I’d reconciled myself to the fact that there were things about Bill that I would never figure out, probably because he’d died before he worked them out for himself. I liked to think that—given time—he would have realized that Sookie deserved his full commitment.
She more than deserved it.
But now I couldn’t be sure. If Lorena was to be believed, then Bill spent a lot more time with her than I’d previously thought. He’d kept the scope of that aspect of his life from me because he’d known that I vehemently disapproved of his infidelity. Now that I knew that Lorena had planned to use her child with him to try to take Bill from Sookie permanently, I found myself hating Lorena. But I also found myself doing something I never thought I’d do: hating Bill.
Even as I still loved him.
Maybe my mixed feelings were a sign that—even years after his death—Bill had, more than ever, become my “brother.”
I closed my eyes and felt myself growl a little. Bill could have—should have—never gotten entangled with Lorena to begin with!
And keeping his secrets might now cost me everything!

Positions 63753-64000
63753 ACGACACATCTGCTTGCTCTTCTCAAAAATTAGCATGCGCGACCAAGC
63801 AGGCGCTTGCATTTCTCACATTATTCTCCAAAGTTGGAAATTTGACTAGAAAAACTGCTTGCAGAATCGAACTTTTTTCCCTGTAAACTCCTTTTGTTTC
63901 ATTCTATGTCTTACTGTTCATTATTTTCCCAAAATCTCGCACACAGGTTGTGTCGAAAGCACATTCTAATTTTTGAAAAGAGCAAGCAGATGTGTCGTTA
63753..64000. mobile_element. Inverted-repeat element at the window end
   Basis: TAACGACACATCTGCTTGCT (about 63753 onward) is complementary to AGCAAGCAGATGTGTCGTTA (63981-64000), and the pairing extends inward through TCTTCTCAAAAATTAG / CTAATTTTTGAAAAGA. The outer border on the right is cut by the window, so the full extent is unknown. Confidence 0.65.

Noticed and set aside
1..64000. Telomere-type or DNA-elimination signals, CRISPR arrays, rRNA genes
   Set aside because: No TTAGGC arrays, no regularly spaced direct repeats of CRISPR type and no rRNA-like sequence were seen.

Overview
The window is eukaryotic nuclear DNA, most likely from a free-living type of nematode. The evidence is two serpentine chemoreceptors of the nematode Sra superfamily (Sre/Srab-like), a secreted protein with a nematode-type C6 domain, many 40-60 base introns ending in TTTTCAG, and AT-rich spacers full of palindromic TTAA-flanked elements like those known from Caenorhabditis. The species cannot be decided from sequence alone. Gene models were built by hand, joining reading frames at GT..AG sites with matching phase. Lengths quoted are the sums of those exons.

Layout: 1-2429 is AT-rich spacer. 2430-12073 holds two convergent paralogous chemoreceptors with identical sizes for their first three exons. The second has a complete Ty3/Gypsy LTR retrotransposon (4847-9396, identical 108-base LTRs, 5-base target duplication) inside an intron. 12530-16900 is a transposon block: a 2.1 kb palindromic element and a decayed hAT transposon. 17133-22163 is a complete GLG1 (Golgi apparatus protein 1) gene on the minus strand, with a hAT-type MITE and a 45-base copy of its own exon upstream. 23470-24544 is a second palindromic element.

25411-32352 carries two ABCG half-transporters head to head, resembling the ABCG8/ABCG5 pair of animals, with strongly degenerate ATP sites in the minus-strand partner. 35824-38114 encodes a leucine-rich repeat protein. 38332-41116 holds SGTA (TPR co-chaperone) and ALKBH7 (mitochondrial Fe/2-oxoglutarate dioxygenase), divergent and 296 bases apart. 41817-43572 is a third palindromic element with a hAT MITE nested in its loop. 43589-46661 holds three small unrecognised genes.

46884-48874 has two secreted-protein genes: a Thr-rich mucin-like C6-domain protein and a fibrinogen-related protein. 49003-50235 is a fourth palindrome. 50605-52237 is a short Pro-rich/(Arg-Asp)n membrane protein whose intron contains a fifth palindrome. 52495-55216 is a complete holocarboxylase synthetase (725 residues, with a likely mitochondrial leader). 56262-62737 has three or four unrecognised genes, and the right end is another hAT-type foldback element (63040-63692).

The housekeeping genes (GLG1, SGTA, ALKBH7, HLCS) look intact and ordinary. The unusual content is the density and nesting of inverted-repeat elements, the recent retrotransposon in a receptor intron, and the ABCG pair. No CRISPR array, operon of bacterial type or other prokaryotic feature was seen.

“You’s needs to get your head into the game, Captain,” Lafayette said from next to me.
I shook myself out of my fog of thoughts, embarrassed that I’d audibly indicated my feelings while I was a passenger in the vehicle Lafayette was driving.
“It will get there,” I responded truthfully.
Lafayette shook his head a little, but didn’t respond.
Sookie’s closest friends, Amelia and Tara, had been happy that Sookie and I had gotten together, as had Hadley and most of the others in Sookie’s orbit—with, perhaps, the exception of Alcide Herveaux sister, Janice, whose hesitation was understandable. However, out of all of Sookie’s—our—friends, Lafayette had been the most excited for us.